I saw a post on Instagram but I could not believe it. Migrants of the Windrush generation in the United Kingdom where being threatened with deportation. Before I had the chance to read a full article, my mum called from Trinidad and she asked about it. From what I’ve read many of these senior citizens arrived in the UK as children. Some may ask, why didn’t they apply for their papers when they came of age. The why doesn’t matter. It has also been revealed that vital paper work which could have proved when they arrived was destroyed by Home Office staff. The fact remains, the peoples of the Caribbean came on invitation and they were citizens of the United Kingdom on arrival. Therefore, they should be allowed the rights and privileges that citizenship entails. They should be given amnesty. Europeans are concerned about how they will be treated post Brexit. Clearly, this is a valuable lesson for expats everywhere. Here are four tips on what to do after you become an expat.
Know your rights
It can be intimidating but have some idea about immigration policy. Keep abreast of changing immigration policies and procedures to ensure you are on the right side of the law. You should be able to find information on the website of the relevant ministerial department responsible for immigration, security and law and order. Whenever your situation changes you get gain employment after studying, get married, become a parent, need to travel for work whatever, check if and how it will affect your status.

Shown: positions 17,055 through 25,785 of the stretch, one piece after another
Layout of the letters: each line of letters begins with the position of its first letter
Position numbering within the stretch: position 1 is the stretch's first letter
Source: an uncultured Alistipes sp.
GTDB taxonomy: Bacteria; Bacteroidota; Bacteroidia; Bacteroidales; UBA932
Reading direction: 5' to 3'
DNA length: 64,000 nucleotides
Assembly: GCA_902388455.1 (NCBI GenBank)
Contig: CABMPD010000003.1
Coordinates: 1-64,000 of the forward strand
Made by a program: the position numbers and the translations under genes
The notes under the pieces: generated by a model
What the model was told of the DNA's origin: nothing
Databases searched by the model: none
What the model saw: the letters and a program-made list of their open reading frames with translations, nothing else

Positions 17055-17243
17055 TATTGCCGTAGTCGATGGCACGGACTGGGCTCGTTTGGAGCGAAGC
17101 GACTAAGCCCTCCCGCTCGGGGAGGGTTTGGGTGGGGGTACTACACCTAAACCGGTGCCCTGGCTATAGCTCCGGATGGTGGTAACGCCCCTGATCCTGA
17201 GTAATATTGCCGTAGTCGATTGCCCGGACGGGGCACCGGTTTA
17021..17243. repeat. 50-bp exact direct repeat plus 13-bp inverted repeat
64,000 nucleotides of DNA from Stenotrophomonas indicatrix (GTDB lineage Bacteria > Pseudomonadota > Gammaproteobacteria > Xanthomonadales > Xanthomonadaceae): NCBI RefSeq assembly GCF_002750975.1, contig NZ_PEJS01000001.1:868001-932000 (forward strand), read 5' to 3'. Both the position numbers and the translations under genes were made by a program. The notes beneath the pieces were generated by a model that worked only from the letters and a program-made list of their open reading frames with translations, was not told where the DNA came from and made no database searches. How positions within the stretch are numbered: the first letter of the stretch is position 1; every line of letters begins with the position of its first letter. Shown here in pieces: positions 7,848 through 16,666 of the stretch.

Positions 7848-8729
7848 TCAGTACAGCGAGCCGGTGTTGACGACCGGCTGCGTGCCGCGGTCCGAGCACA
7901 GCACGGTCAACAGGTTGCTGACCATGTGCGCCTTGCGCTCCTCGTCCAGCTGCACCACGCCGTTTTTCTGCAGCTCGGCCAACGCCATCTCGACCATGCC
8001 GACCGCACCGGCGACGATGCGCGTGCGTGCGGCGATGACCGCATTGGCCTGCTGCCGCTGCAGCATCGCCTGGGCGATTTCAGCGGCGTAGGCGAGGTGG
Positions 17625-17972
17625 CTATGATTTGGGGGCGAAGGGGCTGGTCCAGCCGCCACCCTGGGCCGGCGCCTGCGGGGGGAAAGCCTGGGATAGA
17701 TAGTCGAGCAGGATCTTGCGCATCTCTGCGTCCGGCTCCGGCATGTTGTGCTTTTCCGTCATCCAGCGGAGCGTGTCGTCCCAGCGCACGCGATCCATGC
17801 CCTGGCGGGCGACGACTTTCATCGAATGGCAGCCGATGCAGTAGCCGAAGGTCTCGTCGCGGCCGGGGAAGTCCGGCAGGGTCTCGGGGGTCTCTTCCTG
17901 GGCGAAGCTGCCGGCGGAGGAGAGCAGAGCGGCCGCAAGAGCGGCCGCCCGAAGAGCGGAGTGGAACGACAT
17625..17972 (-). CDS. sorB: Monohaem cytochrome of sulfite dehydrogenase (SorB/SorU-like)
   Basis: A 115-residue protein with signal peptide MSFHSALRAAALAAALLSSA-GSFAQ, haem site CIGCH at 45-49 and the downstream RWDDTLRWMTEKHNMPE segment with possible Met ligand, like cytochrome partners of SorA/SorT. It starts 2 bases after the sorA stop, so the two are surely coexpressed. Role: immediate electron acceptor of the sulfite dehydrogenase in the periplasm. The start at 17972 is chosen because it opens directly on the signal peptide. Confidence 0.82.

You should also know where you home country’s consulate is located and what services they provide.
Connect to the expat community
Having links within the expat community of you home country will help to keep you abreast of what’s happening at home and in your adopted country. It also means that you will have people you can trust in times of emergency. Its also helpful if you need references for work, school, apartment hunting and so on.
Have a backup plan
Always have a few back if things don’t go according to plan when you are settling in. You will always need all vital paper work in support of your stay (do have copies) and some savings.
Whatever you do, to keep your focus and remember why you left home. When times are tough, it gives you the courage to carry on if obstacles and/or loneliness set in.
Seize the day
Seize every positive opportunity that comes your way. Get to know your host country: people, art, culture heritage, and embrace it. When I initially left home, I didn’t plan to be gone forever. The longer I was away my hopes for the future began to change.
As the world turns, somethings will take a step back. Post BREXIT the repercussions will ripple all over the world. As expats we should pay attention to current events, especially those that could affect us.